Trust Attorneys Dallas TX Respects Explains If Trusts Can Protect Assets from Creditors
Many people believe if they go through all the troubles and hassles of creating a trust for money and property, they are automatically protected and those assets cannot get into the hands of anyone who could potentially sue you. However, unfortunately, this is often not the case. Some trusts do have the capability to protect your assets from claimants and creditors, but for the run-of-the-mill living trusts, protecting assets is not what they are used for. These types of trusts are the most commonly created in estate planning.
Revocable Living Trusts
A revocable living trust is the type of trust Dallas TX trust lawyers may recommend when you decide to create your will and take other steps in estate planning. The main purpose of this trust is to alleviate your family the stress and expenses related to probate after you die.
Avoiding probate is a good goal. Property that you leave to others in a living trust do not need probate court approval in order for it to be passed on to the beneficiaries, unlike property that is left in your will. This means your beneficiaries of the trust do not need to go through a probate court proceeding, which can take between six months and a year and can cost up to about five percent of your estate.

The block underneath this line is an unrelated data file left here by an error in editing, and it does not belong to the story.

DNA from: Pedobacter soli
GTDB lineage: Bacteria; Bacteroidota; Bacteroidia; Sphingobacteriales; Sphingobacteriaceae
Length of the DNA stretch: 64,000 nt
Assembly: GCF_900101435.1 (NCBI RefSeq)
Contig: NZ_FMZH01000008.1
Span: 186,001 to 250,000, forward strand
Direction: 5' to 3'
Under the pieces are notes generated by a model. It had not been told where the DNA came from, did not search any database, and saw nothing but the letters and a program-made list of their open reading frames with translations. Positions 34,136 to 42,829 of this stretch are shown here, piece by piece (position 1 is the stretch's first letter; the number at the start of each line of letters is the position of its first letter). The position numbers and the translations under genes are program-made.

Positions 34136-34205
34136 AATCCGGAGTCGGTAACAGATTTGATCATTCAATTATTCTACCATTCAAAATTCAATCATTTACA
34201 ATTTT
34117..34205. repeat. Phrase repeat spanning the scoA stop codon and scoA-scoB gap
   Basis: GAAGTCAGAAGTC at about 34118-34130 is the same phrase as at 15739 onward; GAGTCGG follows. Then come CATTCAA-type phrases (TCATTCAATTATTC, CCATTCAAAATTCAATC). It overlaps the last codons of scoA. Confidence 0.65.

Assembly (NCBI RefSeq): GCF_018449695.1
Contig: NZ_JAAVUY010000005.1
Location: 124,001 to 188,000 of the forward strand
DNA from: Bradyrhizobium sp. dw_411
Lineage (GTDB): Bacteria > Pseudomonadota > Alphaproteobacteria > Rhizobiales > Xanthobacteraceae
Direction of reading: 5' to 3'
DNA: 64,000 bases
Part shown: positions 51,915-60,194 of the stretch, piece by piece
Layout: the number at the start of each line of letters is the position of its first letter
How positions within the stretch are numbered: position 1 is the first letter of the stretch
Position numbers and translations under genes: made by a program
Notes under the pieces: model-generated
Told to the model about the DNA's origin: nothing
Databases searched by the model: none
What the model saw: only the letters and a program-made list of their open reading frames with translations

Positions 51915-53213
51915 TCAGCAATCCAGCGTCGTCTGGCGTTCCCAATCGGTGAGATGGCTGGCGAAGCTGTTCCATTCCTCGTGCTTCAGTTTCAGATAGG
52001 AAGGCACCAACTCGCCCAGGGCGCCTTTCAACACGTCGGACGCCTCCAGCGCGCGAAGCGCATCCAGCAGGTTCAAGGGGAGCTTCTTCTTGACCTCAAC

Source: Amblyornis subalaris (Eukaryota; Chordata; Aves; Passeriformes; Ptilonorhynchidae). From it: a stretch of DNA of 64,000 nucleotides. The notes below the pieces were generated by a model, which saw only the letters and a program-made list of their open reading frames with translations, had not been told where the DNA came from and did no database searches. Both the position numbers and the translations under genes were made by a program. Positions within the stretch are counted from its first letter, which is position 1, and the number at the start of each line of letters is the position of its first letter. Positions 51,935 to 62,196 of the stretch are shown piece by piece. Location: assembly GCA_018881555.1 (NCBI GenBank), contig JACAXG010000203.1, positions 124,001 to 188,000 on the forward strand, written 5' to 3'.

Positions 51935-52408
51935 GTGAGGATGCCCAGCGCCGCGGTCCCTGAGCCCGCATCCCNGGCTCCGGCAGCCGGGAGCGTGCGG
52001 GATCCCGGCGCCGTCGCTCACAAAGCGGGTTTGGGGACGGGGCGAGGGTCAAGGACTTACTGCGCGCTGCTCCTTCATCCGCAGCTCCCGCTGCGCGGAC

In addition to avoiding probate, there are other benefits of a living trust. If you should ever become incapacitated, your trustee can manage your trust assets. This can be very helpful in an emergency situation or a chronic, serious ailment.
Creditors and Revocable Living Trusts
Revocable living trusts have many benefits, however, protecting your assets against creditors is not one. Even though a trust is a legal entity, you are still in control of your trust assets, which is why your assets can still be accessed by someone with a claim against you.
When you create a revocable living trust, you most likely will name yourself as the trustee. By doing so, you have full access over the assets you put in and out of the trust. Another reason you are seen as the owner of the property in the trust is that because it is revocable, you are able to revoke it at any time. If you decided to revoke the trust, the assets would go back to being in your name.
What Trusts Can Protect Assets?
Although a revocable living trust is not able to protect your assets from creditors, there is an entire industry devoted to protecting your assets. If you put your funds into an irrevocable trust, the money will not be viewed as yours anymore and it will also not be able to be accessed by creditors. People who tend to worry more about having someone file a lawsuit against them sometimes create very complicated trusts with an offshore trustee. They could also set up limited liability companies, which are known as family limited partnerships.
If you are concerned about lawsuits and creditors, there are other methods to protect your funds, such as placing your funds in assets that the state protects from creditors. For instance, you are able to keep money in your retirement plan accounts even if you file for bankruptcy.
If you would like to find out how you and your family could benefit by setting up a trust as part of your estate plan, contact trust attorneys Dallas TX clients recommend from Brandy Austin Law Firm for a free consultation.